Are you a pushover for wine labels featuring animal art? I am — especially when loyal dogs and graceful horses are pictured. I don’t go much for bear, cat, fish, cow, bull and bird labels. Recently, however, I bought a Tuscan rosé with a Rhinocerous on the bottle.
They say marketing is everything, and I’d wager a bet that if a menagerie of wine bottles was stacked side by side on a store shelf, the dog labels would be the most popular sellers. What do you think? Send me your best animal wine label recommendations (firstname.lastname@example.org). Include a photo and a brief description of what you think about the wine. Here are two of my recommendations.
• Mulderbosch Faithful Hound Red 2013, $25 — One look at the label of this Bordeaux-style blend from South Africa and I had to bite. The hound appears to have found what he’s looking for, head up and alert, ready for his master’s reward. Turns out the wine is incredibly good, too — a real surprise on a night when the Wine Goddess grilled slices of tender beef sirloin, chicken and portabello mushrooms. It’s fruity, mouth filling, and boasts of big blackberry tastes from Cabernet Sauvignon, Cabernet Franc, Merlot, Malbec and Petit Verdot. Undertones of chocolate, coffee and peppery spices add to the enjoyment. It felt warm and creamy on the palate, a smooth ride to a lingering finish.
South African wines like this one deserve more U.S. consumer attention. Mulderbosch Winery is located in a top growing region, Stellenbosch, near Cape Town, on the southwestern coast. Its hot, dry microclimate benefits from cooling Indian Ocean sea breezes from the west and Atlantic Ocean winds from the east. The grapes ripen without getting overcooked. In recent years Mulderbosch has upgraded its biodynamic farming methods and equipment in hopes of producing consistent, quality portfolio wines. (Its Sauvignon Blanc gets good reviews.) Judging from the 2014 Faithful Hound, the winery is succeeding.
Now for the spoiler alert: Don’t read any further if you don’t want to know the tearjerker story about the dog on the label. Here it is: “The Faithful Hound label celebrates the memory of the dog who, when abandoned by his master, kept a three-year vigil outside an empty cottage on Mulderbosch Farm. Sadly, he died unrewarded for his loyalty.”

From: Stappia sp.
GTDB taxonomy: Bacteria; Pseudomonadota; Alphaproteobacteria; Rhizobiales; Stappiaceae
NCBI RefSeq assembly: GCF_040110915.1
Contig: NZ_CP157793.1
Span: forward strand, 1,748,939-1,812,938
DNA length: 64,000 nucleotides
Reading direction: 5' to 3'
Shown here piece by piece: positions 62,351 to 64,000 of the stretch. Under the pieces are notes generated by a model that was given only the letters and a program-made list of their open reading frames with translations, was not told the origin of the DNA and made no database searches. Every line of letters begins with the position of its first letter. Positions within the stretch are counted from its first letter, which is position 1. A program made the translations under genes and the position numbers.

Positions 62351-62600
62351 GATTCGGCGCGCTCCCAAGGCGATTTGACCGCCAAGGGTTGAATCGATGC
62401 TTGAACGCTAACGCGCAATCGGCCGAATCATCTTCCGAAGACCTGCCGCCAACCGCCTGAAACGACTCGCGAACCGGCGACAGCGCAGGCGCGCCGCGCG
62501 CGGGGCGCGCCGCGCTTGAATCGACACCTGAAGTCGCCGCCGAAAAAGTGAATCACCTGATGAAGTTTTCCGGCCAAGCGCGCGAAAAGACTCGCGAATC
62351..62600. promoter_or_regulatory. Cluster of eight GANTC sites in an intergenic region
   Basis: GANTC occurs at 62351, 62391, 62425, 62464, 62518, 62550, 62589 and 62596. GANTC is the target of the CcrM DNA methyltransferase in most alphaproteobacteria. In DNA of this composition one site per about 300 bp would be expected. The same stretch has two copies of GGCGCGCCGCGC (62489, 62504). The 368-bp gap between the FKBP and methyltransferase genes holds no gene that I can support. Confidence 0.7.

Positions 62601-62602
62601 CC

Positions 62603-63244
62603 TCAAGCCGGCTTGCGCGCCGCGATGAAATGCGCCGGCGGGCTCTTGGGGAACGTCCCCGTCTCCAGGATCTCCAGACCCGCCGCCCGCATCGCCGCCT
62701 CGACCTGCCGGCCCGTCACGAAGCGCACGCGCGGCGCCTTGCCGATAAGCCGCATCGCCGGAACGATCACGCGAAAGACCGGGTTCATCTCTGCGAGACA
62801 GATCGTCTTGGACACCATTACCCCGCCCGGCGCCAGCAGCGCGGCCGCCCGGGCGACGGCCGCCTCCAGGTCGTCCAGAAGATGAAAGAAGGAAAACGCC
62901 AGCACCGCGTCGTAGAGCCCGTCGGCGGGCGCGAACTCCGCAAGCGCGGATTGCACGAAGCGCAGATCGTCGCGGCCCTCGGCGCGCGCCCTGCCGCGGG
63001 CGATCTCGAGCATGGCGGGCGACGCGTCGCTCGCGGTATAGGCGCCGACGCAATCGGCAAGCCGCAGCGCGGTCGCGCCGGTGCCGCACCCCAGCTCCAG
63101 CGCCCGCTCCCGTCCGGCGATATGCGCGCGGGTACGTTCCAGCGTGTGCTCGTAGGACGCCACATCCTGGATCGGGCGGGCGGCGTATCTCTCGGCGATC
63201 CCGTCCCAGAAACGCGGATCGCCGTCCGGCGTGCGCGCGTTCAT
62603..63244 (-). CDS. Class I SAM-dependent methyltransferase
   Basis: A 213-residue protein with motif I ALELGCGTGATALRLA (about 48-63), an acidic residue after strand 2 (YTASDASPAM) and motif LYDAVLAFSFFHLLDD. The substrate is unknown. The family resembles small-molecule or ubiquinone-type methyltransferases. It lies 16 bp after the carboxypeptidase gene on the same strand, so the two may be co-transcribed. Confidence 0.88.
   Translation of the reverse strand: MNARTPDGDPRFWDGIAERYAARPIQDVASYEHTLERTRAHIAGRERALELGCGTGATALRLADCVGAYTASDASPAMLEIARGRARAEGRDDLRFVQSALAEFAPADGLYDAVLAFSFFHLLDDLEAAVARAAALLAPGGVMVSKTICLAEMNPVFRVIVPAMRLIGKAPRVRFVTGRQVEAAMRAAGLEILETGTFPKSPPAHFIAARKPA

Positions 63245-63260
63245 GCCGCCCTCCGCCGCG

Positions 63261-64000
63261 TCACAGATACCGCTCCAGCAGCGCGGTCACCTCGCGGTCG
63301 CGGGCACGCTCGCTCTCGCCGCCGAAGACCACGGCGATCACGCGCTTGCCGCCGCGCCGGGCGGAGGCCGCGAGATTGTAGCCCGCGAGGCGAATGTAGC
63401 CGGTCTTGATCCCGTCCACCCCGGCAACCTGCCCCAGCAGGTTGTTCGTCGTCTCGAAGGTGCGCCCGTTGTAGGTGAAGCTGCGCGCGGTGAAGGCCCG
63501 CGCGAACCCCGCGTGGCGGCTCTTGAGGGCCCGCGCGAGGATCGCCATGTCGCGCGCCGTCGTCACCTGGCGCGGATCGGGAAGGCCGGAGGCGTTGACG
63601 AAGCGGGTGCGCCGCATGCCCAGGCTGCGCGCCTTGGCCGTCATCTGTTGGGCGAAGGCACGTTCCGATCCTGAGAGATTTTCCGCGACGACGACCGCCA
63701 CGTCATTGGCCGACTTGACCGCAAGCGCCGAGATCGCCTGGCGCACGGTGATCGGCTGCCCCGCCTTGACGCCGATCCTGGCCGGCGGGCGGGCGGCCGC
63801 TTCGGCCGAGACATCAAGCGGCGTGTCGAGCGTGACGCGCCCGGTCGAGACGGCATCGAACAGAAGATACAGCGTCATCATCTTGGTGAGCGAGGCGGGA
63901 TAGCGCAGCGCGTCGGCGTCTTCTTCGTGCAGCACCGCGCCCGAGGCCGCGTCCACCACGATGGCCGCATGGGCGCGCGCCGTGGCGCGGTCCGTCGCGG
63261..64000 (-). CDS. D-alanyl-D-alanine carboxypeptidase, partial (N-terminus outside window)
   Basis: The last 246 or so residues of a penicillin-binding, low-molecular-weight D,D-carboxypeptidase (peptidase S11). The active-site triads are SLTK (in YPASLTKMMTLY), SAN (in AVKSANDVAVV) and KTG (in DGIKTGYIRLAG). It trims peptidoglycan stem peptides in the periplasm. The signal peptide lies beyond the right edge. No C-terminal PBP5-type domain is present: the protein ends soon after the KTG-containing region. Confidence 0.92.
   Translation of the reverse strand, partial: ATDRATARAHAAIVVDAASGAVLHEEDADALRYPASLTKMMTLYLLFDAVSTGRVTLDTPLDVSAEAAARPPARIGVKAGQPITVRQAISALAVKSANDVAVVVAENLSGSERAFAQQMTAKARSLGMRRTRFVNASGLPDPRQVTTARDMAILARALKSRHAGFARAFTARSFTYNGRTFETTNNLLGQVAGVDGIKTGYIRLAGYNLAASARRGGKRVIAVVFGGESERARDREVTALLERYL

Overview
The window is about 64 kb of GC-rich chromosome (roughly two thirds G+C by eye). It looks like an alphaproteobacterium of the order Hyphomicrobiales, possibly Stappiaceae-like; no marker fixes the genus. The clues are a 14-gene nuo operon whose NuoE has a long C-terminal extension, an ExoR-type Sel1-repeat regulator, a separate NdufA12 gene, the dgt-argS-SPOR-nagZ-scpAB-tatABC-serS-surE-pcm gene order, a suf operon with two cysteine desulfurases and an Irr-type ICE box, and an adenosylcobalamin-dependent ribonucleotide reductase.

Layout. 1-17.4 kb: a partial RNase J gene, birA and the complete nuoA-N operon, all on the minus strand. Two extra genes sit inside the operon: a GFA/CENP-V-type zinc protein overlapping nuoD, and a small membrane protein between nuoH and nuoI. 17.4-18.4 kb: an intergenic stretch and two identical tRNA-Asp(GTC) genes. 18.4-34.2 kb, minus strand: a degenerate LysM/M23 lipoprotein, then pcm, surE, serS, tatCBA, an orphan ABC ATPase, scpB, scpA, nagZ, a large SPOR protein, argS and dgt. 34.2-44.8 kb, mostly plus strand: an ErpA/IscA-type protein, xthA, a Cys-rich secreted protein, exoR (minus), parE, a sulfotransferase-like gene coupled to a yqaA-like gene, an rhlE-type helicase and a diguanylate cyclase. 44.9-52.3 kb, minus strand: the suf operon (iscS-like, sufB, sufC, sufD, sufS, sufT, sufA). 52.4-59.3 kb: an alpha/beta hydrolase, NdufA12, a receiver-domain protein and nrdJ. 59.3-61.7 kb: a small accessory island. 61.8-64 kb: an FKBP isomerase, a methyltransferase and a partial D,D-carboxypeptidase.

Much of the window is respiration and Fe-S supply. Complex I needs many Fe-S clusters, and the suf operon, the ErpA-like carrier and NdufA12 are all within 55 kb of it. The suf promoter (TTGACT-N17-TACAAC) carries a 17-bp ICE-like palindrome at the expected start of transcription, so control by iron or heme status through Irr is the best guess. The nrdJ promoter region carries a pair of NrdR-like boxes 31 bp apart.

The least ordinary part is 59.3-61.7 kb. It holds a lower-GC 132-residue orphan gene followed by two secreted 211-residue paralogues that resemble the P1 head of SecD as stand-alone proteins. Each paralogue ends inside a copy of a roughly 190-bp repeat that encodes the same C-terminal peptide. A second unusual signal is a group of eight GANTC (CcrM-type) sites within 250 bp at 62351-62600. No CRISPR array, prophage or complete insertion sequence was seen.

• Dunham Cellars Three Legged Red 2013, $19 — This is a Washington State club member wine which occasionally finds its way onto large store outlet shelves. If you see it, buy it. Port’s on the label; mouth open, energetic, and front left paw extended as if to greet a friend. More on his true story later. The wine is a red table blend of Dunham’s surplus juice from its Cabernet Sauvingon, Merlot, Cabernet Franc and Syrah portfolio (Dunham makes a limited number of cases for each wine, a business strategy that builds high demand). Three Legged Red is luscious, cherry/raspberry expressive, and pillowy soft.
So how did Port get on the label? In 1994, founding winemaker Eric Dunham broke up a fight between a Pit Bull and a stray puppy in a field near his house. The puppy was badly injured. Dunham wrapped him in a blanket and took him to a vet. The puppy lost a leg in surgery, but survived. Dunham kept the dog and called him Port, because with three legs he listed to one side. The winemaker says he created Three Legged Red in tribute to his best friend. Port has since passed on and, sadly, Eric Dunham died in 2014 at age 44, but their amazing spirit lives on.